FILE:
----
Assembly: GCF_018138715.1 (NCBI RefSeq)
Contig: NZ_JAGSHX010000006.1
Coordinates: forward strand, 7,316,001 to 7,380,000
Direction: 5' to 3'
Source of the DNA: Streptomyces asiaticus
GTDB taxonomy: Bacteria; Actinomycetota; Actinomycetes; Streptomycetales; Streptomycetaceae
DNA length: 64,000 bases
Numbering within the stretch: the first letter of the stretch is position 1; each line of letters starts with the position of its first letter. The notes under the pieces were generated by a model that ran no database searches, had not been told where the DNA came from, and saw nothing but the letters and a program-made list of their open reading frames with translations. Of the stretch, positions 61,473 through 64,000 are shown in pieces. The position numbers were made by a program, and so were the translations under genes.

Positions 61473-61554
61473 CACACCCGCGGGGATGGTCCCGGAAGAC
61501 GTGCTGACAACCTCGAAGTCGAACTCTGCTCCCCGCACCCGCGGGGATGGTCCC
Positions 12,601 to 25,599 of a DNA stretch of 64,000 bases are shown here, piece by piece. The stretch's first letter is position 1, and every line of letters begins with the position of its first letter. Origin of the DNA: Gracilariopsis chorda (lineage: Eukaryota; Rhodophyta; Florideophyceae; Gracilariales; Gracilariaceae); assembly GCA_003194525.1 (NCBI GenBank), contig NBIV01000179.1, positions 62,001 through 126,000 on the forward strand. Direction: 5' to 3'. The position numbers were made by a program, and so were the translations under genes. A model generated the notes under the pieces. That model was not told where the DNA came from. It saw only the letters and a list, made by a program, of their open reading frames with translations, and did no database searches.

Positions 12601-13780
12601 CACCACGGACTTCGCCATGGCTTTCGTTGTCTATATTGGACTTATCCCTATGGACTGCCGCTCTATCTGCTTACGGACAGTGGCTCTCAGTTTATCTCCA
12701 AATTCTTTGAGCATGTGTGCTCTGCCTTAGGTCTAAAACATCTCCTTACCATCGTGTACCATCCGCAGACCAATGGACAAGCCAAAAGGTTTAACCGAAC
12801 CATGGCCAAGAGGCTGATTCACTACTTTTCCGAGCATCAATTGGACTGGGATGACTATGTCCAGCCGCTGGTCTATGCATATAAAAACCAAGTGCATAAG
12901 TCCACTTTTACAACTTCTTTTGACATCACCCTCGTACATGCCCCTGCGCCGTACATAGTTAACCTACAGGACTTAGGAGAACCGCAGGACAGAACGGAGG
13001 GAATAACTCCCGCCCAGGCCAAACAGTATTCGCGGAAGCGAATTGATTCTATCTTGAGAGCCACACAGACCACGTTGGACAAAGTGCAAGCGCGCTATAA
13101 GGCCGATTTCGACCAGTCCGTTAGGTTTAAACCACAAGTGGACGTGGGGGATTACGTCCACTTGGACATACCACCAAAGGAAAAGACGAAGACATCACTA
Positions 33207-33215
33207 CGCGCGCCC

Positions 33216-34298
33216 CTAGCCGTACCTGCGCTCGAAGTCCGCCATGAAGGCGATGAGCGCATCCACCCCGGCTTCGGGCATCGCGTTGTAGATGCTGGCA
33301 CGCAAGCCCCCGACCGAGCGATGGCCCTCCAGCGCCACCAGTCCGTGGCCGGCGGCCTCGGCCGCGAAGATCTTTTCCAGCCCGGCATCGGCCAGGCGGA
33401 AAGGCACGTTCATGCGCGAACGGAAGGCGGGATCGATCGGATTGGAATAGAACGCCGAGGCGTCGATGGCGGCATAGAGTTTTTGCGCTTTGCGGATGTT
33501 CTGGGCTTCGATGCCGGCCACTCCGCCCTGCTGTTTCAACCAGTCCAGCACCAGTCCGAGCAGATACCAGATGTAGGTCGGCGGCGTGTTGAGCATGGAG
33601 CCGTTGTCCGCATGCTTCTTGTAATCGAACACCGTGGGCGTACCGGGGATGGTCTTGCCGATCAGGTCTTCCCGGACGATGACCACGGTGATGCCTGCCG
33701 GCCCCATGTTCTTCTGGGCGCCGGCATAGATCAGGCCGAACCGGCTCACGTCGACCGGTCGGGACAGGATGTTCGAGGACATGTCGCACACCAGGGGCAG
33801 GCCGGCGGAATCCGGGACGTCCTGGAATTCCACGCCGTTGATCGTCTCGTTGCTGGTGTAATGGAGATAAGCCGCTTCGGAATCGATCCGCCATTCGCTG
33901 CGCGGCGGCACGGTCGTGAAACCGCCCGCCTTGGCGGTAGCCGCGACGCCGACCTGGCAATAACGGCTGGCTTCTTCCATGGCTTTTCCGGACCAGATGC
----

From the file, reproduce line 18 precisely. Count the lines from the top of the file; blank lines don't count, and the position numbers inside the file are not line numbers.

13001 GAATAACTCCCGCCCAGGCCAAACAGTATTCGCGGAAGCGAATTGATTCTATCTTGAGAGCCACACAGACCACGTTGGACAAAGTGCAAGCGCGCTATAA